17 Sep What is a Grandfathered Group Health Plan?
Though the term ‘grandfathered’ is commonly used when discussing group health insurance under the Affordable Care Act (ACA), many people don’t know what it means. ‘Grandfathered’ is used to describe group health plans that are exempt from many of the ACA’s provisions. These exemptions were included in the ACA so groups that were happy with their health plans could keep them.
To be eligible for grandfathered status, a group health plan must have been in existence on March 23, 2010, which is the day the ACA became law. Plans starting after this date do not qualify for grandfathered status. Additionally, plans that have made significant changes since March 23, 2010 may lose their grandfathered status. For example, increased cost-sharing requirements, such as copayments and deductibles, decreased employer contributions, elimination of benefits, and changes in annual limits may cause a plan to lose its grandfathered status.
Grandfathered group health plans are exempt from many of the ACA’s provisions. For example, the following provisions do NOT apply to grandfathered plans.
- Fair health insurance premiums: Under the ACA, health insurers may not charge discriminatory premium rates.
- Guaranteed availability of coverage: Under the ACA, insurers must generally accept every employer group in the State that applies for coverage, though they can limit enrollment to annual open and special enrollment periods.
- Guaranteed renewability of coverage: The ACA generally requires guaranteed renewability of coverage regardless of health status, utilization of health services, or any other related factor.
- Comprehensive health insurance coverage: The ACA generally requires that insurers include coverage for defined essential benefits, provide a specified actuarial value, and comply with limitations on allowable cost sharing.
- Coverage of preventive health: Under the ACA, group health plans must cover certain preventive services, immunizations, and screenings, without any cost sharing.
- Prohibition on discrimination in favor of highly-compensated individuals: The ACA prohibits fully-insured group health plans from discriminating in favor of highly compensated individuals with respect to eligibility and benefits.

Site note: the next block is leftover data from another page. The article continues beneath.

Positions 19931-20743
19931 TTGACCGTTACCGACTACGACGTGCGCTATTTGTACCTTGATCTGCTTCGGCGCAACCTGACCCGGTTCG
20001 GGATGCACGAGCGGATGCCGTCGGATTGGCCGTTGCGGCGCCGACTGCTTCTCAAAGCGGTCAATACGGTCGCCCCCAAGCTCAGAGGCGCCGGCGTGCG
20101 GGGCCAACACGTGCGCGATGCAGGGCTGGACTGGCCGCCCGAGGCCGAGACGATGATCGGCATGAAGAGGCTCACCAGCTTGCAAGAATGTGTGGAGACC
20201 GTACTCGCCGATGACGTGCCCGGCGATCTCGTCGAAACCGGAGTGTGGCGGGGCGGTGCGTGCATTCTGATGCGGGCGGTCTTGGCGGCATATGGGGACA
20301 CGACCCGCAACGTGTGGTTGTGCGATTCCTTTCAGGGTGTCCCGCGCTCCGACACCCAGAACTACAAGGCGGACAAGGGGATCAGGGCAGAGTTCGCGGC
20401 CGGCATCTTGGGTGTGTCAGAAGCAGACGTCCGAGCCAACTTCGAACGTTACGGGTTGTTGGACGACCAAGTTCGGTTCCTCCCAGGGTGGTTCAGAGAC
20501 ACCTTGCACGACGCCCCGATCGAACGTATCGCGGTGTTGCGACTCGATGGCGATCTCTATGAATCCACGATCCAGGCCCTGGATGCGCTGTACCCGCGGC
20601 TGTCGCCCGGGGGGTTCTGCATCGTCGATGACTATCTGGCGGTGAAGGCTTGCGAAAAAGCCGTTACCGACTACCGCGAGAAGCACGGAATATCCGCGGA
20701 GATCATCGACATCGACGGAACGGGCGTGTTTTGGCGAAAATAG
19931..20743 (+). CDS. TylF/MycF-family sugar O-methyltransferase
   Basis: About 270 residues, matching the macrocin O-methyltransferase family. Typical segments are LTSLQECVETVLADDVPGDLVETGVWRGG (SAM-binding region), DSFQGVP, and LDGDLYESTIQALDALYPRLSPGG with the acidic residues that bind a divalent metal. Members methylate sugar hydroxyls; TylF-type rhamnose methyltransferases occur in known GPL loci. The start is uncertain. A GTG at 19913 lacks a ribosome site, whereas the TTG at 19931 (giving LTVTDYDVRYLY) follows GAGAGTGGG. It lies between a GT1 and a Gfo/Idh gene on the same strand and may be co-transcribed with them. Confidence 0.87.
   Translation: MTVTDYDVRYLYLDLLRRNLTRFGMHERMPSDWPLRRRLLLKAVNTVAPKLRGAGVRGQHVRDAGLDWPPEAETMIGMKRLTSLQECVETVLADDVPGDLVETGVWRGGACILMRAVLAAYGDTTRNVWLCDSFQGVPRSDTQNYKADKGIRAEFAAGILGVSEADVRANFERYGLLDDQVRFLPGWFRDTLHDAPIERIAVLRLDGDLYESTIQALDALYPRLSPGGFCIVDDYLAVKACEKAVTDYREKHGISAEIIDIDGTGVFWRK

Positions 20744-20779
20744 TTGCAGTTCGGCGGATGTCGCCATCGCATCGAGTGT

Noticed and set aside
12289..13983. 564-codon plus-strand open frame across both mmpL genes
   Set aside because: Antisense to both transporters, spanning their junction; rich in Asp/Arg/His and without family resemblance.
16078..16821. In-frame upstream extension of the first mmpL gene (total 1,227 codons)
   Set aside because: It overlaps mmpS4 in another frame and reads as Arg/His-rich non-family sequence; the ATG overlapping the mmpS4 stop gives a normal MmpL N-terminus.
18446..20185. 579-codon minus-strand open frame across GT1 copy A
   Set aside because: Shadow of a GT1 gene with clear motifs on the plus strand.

- Patient protections: The ACA generally requires group health plans to permit an individual to select a participating primary care provider, to provide direct access to obstetrical or gynecological care without a referral.
Grandfathered group plans are not exempt from every provision of the ACA. There are a number of provisions that DO apply to grandfathered plans, such as:
- Prohibition of preexisting condition exclusion or other discrimination based on health status: Under the ACA, group health plans may not impose a preexisting condition exclusion or discriminate based on health status.
- Prohibition on excessive waiting periods: The ACA prohibits any waiting periods that exceed 90 days.
- No lifetime or annual limits: The ACA generally prohibits group health plans from establishing lifetime limits and annual limits on the dollar value of benefits.
- Extension of dependent coverage: Under the ACA, group health plans that provide dependent coverage are generally required to make such coverage available to children until age 26.
- Prohibition on rescissions: Group health plans may not rescind health coverage except in the case of fraud or intentional misrepresentation.
The number of grandfathered group health plans is steadily decreasing. A 2013 study by the Kaiser Family Foundation found that 36 percent of those getting health coverage from an employer are enrolled in a grandfathered health plan, which is down from 48 percent in 2012 and 56 percent in 2011. The study also found that the number of employers offering grandfathered plans and the number of employees enrolling in them is also decreasing. This trend is expected to continue and more plans are expected to lose grandfathered status over time.
Very specific regulations govern grandfathered group health plans, so establishing and maintaining grandfathered status can be a complicated process. For example, grandfathered plans must disclose their status to participants and beneficiaries and must maintain any documents that are necessary to verify, explain or clarify a plan’s grandfathered status. Given the significance of the ACA’s grandfather exemptions, it’s important to seek guidance from reputable and experienced experts.
At Setnor Byer Insurance & Risk, we are committed to guiding you through the changes coming in 2014. Check back with us periodically for future informational updates about the Affordable Care Act. If you have specific questions about the ACA or if you are ready to take action and would like to see how Setnor Byer Insurance & Risk can help, contact us.
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